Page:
photo - Siamang monkey, black hair, face all black also, 2 black eyes, rounded short snout, tongue sticking out, sitting on tree limb


Rain forests of Sumatra and mainland Malaysia to altitudes of 5,900 feet.

Arboreal. Found living 80 – 100 ft. up in tall trees of the rainforest.

Males and females are 3 feet tall and weigh 22 – 30 pounds, twice the weight of other gibbons.

The look-alike sexes are distinguished by their calls; males scream or boom, females have a loud series of booms and barks. Their song is unique to the pair. Both sexes have a gray-pink throat sac that inflates to amplify the sound which can be heard 2 miles away. At daybreak and dusk the forest resounds with siamang calls. Calling in unison develops and maintains the pair bond and excludes neighboring groups from the family’s territory. Siamangs mate for life.
Births of a single 1.5 pounds baby occur every 2 – 3 years after a 230–235 day gestation. Early in its second year the baby is transferred from the mother to the father for most of its care. At age 5 or 6 the subadult’s desire to mate and resulting aggression from the same sex parent forces the subadult out of the family group. Subadults wander alone, sometimes for years, seeking a territory and a mate of their own. Bachelors often sing alone to attract a female. Sexual maturity is reached by 8 or 9.

Wild: 44% of the diet is ripe fruit and flowers, 48% is tender buds and leaves, and 8% is insects.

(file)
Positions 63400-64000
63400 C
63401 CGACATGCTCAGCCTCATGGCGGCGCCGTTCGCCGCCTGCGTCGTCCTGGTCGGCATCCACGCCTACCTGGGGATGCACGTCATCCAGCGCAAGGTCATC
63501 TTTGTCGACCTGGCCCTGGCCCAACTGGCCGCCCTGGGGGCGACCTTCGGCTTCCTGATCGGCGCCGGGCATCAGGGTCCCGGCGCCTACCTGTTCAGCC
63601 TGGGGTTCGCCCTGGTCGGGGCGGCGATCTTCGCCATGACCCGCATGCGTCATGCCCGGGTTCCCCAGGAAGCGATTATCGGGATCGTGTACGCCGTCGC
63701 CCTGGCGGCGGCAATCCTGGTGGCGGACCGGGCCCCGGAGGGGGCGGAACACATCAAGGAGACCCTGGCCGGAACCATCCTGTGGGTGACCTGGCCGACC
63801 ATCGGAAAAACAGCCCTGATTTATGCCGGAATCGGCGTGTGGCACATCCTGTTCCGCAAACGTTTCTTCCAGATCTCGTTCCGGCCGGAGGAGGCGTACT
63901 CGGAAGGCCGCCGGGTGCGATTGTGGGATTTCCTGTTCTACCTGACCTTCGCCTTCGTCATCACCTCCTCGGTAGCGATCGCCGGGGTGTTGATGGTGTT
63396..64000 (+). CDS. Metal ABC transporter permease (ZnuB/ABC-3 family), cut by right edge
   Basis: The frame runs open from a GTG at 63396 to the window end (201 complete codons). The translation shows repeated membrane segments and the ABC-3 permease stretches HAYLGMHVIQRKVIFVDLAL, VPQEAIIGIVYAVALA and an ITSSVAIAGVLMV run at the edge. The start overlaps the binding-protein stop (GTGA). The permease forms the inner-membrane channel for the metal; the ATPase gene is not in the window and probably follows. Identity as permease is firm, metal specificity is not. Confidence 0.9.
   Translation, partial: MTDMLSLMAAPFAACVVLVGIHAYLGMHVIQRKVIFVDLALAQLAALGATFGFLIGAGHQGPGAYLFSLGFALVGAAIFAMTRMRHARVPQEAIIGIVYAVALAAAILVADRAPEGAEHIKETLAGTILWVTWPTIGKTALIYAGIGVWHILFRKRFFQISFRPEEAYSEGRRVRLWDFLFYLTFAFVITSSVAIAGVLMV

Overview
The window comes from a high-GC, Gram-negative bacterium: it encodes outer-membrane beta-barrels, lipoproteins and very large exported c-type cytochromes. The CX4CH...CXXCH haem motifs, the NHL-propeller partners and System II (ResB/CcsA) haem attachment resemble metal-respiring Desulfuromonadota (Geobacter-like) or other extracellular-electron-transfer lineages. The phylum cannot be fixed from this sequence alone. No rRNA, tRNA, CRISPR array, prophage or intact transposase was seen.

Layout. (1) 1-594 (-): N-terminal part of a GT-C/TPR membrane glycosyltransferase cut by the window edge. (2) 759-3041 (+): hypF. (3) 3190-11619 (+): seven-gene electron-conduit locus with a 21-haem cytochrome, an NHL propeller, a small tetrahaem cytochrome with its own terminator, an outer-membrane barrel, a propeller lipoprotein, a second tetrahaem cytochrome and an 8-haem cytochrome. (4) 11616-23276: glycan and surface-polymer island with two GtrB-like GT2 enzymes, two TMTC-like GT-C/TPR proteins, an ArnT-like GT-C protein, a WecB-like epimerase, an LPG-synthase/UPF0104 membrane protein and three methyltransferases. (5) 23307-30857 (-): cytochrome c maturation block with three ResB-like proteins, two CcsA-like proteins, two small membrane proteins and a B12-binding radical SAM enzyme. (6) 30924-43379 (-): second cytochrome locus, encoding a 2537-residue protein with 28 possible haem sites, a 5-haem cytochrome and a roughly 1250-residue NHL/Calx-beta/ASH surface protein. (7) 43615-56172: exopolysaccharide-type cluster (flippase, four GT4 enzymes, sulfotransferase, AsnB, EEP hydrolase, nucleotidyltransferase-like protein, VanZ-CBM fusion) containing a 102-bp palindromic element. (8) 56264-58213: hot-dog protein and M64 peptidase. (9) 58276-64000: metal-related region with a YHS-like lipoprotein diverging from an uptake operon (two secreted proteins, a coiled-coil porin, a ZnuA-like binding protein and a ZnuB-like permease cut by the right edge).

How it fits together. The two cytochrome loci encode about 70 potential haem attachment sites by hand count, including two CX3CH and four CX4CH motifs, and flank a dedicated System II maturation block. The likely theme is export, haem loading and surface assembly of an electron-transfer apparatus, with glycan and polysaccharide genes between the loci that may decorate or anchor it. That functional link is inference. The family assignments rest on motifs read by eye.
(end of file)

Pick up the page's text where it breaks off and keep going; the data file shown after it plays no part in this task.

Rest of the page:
Zoo: Apples, pears, strawberries, melon, papaya, mango, figs, bananas, oranges, broccoli, green beans, cooked carrots, and sweet potatoes, celery, kale, romaine lettuce, monkey biscuits, crickets, mealworms; with raisins and grapes for treats.


  • Siamangs are diurnal, arboreal, and highly territorial. A mated pair with up to two offspring occupy and defend a 75 acre territory in order to ensure a food supply for the family. During the day the female leads her family around the territory interspersing brief periods of travel with long bouts of feeding on fruiting trees. Family members stay close, within 26 feet of each other. If they meet a group on the territorial boundary, the female and young hide while the adult and subadult males sit and stare at their neighbors, call loudly, break branches, run to and fro, and chase intruders across the boundary. Rarely is there physical contact between the males.
  • At mid-morning the group ascends an emergent tree to rest and groom in pairs or all together in a huddle. This mutual grooming strengthens family ties.
  • At midday, to escape the heat, siamangs rest and groom in the lowest levels of the canopy. They then continue to travel and feed, covering about 0.6 miles in a day. They travel further during the dry season when food is scarcer and move less in the wet season when it is more abundant.
  • In the late afternoon, or even earlier if they have eaten their fill or if heavy rains start, groups head for the center of their territory. Here they settle for the night in regularly used sleeping trees. With callouses to cushion their rumps, Siamangs sleep sitting on narrow end branches where they are safe from attack by nocturnal predators such as clouded leopards.